Philophobia – The fear of falling in love.
Are you the type of person who automatically feels uncomfortable whenever the idea of falling in love pops into your head? Do you feel uneasy whenever your friends start asking you about your love life; and your plans for getting into a relationship? Well, if you answered yes to both these questions, then it’s highly likely that you are someone who has serious philophobia – and this is the perfect article for you.
But first, it’s essential to establish: what exactly is philophobia, and why is it necessary for you to know what it is in the first place? What are the symptoms that come with having this fear, and how could having this phobia affect the way that you live your life?
How do you know if you have Philophobia?
In a nutshell, philophobia is essentially the fear of falling in love. Some of the symptoms that accompany this fear are as follows:
- An inability to open up to anyone on an exceptional and intimate level.
- A sense of well-being that is purely dependent on the validation of the people they are in love with. This can often lead to someone feeling emotionally unstable, anxious, and uneasy.
- Rapid heart rates, chest pains, and shallow breathing.
- Panic and anxiety attacks. It’s essential that you can recognize these symptoms if they start to present themselves in your life. The more knowledge you have about being afflicted with philophobia, the easier it will be for you to overcome it. After all, life is supposed to be all about us conquering our fears and eliminating our weaknesses.
There is no denying that falling in love is a beautiful and wondrous experience. There’s a specific high that you get when you know you get to take care of someone who cares about you in return. There’s a certain camaraderie and connection there that you won’t be able to emulate with any other person in this world. It’s almost an indescribable experience. No words that have ever been written can do it justice. However, due to the duality of life, love also has an unforgiving side.
If you’re not careful or if you’re just plain unlucky, love can also break you. But just because you fail at love once doesn’t mean that you should be scared of it forever. Love is always worth fighting for, something that is still worth taking a chance on. If you’re curious about your fears of falling in love and whether you have this phobia, read on to learn more about the signs.
Five signs you have Philophobia.
1. You carry a lot of emotional baggage from the past.
You are affected by traumatic events from your past. Maybe you have already had your heart broken once by someone before, and you’ve never been able to recover. Perhaps you still haven’t moved on from it. Or maybe you are a child of a failed marriage. Maybe your parents divorced or separated when you were younger, and that has emotionally scarred you. One of the top reasons for Philophobia.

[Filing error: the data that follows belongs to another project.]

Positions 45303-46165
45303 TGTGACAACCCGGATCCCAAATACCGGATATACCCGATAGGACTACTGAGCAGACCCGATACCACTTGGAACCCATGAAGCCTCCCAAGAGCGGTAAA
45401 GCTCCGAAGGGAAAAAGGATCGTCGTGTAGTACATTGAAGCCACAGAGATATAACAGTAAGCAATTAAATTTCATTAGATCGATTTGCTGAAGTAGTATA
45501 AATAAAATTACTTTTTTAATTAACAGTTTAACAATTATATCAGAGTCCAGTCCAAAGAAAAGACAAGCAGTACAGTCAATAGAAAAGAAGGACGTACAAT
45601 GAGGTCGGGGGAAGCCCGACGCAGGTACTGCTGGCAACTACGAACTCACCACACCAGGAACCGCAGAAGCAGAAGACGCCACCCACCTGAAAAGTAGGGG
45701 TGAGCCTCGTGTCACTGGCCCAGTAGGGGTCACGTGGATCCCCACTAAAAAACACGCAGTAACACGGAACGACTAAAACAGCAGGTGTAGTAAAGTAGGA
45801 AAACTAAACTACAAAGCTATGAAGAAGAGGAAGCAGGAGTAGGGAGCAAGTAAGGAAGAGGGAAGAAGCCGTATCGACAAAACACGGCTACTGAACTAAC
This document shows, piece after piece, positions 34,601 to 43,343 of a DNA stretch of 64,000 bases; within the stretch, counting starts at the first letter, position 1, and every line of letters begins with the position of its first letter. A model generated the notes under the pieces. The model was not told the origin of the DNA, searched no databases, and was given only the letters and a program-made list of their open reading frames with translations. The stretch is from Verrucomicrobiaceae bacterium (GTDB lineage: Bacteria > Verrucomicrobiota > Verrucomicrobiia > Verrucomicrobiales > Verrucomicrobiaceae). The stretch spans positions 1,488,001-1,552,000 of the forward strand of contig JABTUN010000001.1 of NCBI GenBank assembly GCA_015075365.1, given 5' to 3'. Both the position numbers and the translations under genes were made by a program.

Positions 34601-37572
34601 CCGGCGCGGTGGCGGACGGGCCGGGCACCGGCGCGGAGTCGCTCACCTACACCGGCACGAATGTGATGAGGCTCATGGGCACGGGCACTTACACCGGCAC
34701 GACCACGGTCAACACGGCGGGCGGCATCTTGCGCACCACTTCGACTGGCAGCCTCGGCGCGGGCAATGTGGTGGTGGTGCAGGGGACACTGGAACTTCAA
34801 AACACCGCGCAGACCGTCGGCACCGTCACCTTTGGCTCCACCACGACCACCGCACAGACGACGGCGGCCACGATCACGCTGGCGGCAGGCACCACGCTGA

2. You find it immensely difficult to trust other people.
You have already been in a real relationship with someone once before (it could be either a romantic or a platonic one). And in that relationship, you developed a certain closeness with another person. You allowed yourself to trust them and be vulnerable with them. But what do you get in return? You get betrayal. You get stabbed in the back. And it hurt you. And you don’t know if you can bring yourself to trust anyone ever again.
3. You think that being in a relationship is equivalent to being trapped.
You have this philosophy that all intimate relationships are somehow chains and prisons that keep you from getting where you need to be. You feel like relationships only hold you back in life. You feel like relationships are killers of freedom. You feel like being in a real relationship with someone is essentially you giving up your sense of self.
4. You get very uncomfortable when you start to get intimate with someone.
It’s not that you don’t connect with people. You still connect with people, but you always put a stranglehold on that connection. You always set a limit on it. You never allow it to get deep. You never allow it to grow strong. You never let it go beyond a certain point if you have Philophobia.
5. You enjoy sex, but you don’t know how to deal with the awkwardness that comes after.
You like sex. It’s physical, but it doesn’t always HAVE to be emotional. But the fact that you don’t want to involve yourself in the psychological aspects of it makes it awkward for you when the sex is done. What do you do? How do you act? What is the proper etiquette? It all freaks you out on an immense level.
Talk to me (discuss)
Do you have Philophobia? Talk to me about it in the comments, below! 🙂